I have done a thorough IP review on my own project in 2007. You can find some info about this project in this slide deck: Startup Legal and IP. I encountered many situations that are similar to what you describe, although none of them were "criminal." These are some examples.
Example 1: code that was proprietary to SUN, later open source by SUN under a friendly license.
In my project, I was using code originally developed at SUN. Some classes of th source code contained comments sections saying This code is confidential and proprietary information of Sun Microsystems, Inc. etc. The code as a whole was released, also by SUN, under a friendly sample license. In short: the code was released with the best of intents, but it accidentally contained conflicting information referring to the original, more strict license.
Verdict of the IP lawyers: it's better to be safe than sorry. I had to remove the code.
Example 2: The RC4 algorithm used to be a trade secret. Then it was anonymously published.
I used the code that implemented the algorithm that was anonymously published. It was considered as part of the public domain, so I was allowed to continue to use it. However, I used a parameter named
RC4_ENCRYPTION, and although it was OK to use the code, I was not allowed to use the name RC4 in a parameter name because the name RC4 was trademarked.
Verdict of the IP lawyers: as I was using the Alleged RC4 algorithm, I had to change the name of the parameter to
IntHashtable by ACME versus
IntHashtable from Apache.
I was using the
IntHashtable class from ACME.com. This class mentioned: This class is 90% based on JavaSoft's java.util.Hashtable. Because JavaSoft's class wasn't available under a friendly license, I was not allowed to use that class. However, I found an
IntHashtable class in Apache-commons that was 99% similar to ACME's
Verdict of the IP lawyers: as the
IntHashtable class from Apache was available under the ASL, I was allowed to use it. I replaced the ACME class by the Apache class. It was 99% similar, but the former wasn't acceptable from a legal point of view, whereas the second got the approval from the lawyers.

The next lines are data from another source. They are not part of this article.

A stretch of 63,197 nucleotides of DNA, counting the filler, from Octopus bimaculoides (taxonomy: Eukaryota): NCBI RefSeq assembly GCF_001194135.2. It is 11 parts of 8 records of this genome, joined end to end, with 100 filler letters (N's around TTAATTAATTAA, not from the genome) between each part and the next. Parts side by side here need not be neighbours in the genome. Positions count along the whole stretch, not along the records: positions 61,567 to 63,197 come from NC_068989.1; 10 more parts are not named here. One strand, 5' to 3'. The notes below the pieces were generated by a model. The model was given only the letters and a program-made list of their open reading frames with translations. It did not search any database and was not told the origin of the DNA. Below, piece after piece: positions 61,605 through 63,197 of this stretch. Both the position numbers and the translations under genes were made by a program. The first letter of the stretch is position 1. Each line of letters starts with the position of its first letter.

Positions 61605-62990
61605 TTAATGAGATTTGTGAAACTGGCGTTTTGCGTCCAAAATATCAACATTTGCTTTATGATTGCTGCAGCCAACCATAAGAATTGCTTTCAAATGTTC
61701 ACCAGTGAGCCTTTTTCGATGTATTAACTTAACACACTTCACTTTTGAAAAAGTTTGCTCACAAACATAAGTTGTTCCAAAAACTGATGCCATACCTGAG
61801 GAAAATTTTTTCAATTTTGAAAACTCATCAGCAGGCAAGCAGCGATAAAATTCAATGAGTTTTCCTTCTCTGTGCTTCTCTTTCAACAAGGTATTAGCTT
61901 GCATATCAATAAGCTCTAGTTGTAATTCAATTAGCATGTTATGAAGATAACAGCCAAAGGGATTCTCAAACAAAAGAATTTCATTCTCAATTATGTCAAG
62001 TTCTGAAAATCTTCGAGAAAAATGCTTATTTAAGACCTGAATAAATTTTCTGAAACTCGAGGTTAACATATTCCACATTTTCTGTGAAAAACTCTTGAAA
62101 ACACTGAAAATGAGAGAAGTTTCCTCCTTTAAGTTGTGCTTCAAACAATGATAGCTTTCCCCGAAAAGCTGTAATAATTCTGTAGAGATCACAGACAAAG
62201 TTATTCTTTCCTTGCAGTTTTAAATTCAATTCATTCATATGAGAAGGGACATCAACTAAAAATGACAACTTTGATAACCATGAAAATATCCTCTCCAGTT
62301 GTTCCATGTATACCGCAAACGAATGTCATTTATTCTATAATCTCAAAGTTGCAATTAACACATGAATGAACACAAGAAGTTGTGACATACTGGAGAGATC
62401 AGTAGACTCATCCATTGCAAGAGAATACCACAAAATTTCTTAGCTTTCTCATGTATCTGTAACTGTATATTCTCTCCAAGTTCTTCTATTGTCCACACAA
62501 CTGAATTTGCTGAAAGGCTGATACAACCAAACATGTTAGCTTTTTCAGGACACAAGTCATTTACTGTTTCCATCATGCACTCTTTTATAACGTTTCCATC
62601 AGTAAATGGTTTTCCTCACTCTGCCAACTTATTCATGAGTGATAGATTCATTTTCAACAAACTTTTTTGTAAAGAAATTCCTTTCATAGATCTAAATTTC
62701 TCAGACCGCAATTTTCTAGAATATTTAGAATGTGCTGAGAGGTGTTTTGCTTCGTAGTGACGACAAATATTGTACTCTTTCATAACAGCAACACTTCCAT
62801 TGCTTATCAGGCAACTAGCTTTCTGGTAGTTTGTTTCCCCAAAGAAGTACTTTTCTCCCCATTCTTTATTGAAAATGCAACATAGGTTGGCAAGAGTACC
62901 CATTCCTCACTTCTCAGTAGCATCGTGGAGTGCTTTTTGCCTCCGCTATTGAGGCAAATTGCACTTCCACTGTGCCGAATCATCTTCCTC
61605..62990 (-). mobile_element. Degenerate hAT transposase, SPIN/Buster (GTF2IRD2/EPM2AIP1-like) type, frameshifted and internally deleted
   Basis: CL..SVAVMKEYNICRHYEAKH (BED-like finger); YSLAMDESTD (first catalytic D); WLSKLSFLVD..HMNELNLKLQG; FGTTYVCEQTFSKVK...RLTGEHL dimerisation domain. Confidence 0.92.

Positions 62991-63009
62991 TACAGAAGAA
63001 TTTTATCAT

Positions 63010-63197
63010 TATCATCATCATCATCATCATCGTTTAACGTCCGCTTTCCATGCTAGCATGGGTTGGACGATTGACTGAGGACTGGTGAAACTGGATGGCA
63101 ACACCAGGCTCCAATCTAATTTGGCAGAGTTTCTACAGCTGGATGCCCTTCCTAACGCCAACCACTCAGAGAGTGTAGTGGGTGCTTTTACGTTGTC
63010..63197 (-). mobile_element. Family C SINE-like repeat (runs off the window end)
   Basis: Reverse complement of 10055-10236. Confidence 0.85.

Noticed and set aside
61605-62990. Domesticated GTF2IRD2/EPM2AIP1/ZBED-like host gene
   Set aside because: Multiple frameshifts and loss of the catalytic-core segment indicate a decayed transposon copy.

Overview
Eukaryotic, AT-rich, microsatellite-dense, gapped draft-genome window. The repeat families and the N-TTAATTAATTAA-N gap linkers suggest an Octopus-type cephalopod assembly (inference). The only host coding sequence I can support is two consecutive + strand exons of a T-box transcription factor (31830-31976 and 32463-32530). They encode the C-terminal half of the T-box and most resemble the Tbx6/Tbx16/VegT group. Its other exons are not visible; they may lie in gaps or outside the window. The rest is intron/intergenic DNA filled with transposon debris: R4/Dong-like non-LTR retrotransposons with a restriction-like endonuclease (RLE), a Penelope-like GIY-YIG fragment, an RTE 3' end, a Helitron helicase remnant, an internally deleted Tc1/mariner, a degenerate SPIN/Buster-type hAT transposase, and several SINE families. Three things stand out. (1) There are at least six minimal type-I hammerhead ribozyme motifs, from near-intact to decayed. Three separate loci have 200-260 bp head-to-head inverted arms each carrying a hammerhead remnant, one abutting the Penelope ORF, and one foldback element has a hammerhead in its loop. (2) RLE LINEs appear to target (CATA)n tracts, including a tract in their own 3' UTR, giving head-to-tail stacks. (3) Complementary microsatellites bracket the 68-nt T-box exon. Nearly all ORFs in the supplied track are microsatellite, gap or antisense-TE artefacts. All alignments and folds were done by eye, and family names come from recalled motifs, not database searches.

Example 4: I used a Quick-and-Dirty XML Parser example from a JavaWorld article.
I didn't read the fineprint that said:
All contents of JavaWorld, including text, programs, applets, source code, and images are copyrighted and owned by IDG or the copyright holder specified, all rights reserved. No material may be reproduced electronically or in print without written permission.
In this situation, JavaWorld was like your ACME company, and I was like your Han, although I had no criminal intentions: I was just ignorant. I took copyrighted code from a magazine example, and I released it as open source software. I should have asked permission before I did this.
Verdict of the IP lawyers: ask and get permission. This was a no-brainer. Permission was granted immediately, both by JavaWorld and the author of the article and the code sample.
In your example, Han is doing something that is not allowed: he is publishing copyrighted work as if it were open source software. He can be sued and he will have to pay for all the damages that arise from distributing the code as open source software.
If somebody else, for instance Luke, downloads that software and starts using it, he is doing so in good faith. Usually, Luke won't be sued (or if he's sued, he'll win because he can prove that he didn't know he was doing anything wrong), but this doesn't mean that Luke can continue using that software. Acme can demand that he either stops using the software, or that he gets a license. I'm pretty sure that Luke can also sue Han for the damages, for instance if Luke suddenly has to start paying Acme for his use of the software.
In my case, I removed some code from my code base entirely (see example 1), I made small adjustments (see example 2), I refactored my code (see example 3) or I asked and received permission (see example 4). There is no general rule. It depends from case to case.
Morale: Don't use open source software of which the origin is shady. Try to establish a business relationship with the open source vendor distributing the code. That way, you are protected against situations like this.